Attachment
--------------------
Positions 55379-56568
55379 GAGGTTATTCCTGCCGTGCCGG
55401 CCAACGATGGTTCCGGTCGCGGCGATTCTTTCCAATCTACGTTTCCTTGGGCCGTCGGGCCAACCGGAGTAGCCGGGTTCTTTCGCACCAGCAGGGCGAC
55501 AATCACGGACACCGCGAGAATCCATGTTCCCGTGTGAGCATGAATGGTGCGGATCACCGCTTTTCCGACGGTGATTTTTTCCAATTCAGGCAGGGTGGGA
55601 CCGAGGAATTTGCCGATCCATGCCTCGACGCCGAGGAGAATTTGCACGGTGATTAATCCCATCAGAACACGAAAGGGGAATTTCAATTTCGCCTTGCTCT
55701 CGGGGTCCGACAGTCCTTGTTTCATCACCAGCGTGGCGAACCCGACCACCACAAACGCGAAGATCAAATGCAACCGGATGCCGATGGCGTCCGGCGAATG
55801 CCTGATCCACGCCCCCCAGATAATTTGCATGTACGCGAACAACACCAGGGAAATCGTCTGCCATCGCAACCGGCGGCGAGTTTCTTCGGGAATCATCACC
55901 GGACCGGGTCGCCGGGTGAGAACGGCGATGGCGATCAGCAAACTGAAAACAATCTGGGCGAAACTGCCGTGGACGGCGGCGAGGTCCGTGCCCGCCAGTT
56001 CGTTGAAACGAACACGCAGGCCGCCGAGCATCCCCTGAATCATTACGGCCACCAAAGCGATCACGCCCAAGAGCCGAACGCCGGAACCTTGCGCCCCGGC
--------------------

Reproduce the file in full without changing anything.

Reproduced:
Positions 55379-56568
55379 GAGGTTATTCCTGCCGTGCCGG
55401 CCAACGATGGTTCCGGTCGCGGCGATTCTTTCCAATCTACGTTTCCTTGGGCCGTCGGGCCAACCGGAGTAGCCGGGTTCTTTCGCACCAGCAGGGCGAC
55501 AATCACGGACACCGCGAGAATCCATGTTCCCGTGTGAGCATGAATGGTGCGGATCACCGCTTTTCCGACGGTGATTTTTTCCAATTCAGGCAGGGTGGGA
55601 CCGAGGAATTTGCCGATCCATGCCTCGACGCCGAGGAGAATTTGCACGGTGATTAATCCCATCAGAACACGAAAGGGGAATTTCAATTTCGCCTTGCTCT
55701 CGGGGTCCGACAGTCCTTGTTTCATCACCAGCGTGGCGAACCCGACCACCACAAACGCGAAGATCAAATGCAACCGGATGCCGATGGCGTCCGGCGAATG
55801 CCTGATCCACGCCCCCCAGATAATTTGCATGTACGCGAACAACACCAGGGAAATCGTCTGCCATCGCAACCGGCGGCGAGTTTCTTCGGGAATCATCACC
55901 GGACCGGGTCGCCGGGTGAGAACGGCGATGGCGATCAGCAAACTGAAAACAATCTGGGCGAAACTGCCGTGGACGGCGGCGAGGTCCGTGCCCGCCAGTT
56001 CGTTGAAACGAACACGCAGGCCGCCGAGCATCCCCTGAATCATTACGGCCACCAAAGCGATCACGCCCAAGAGCCGAACGCCGGAACCTTGCGCCCCGGC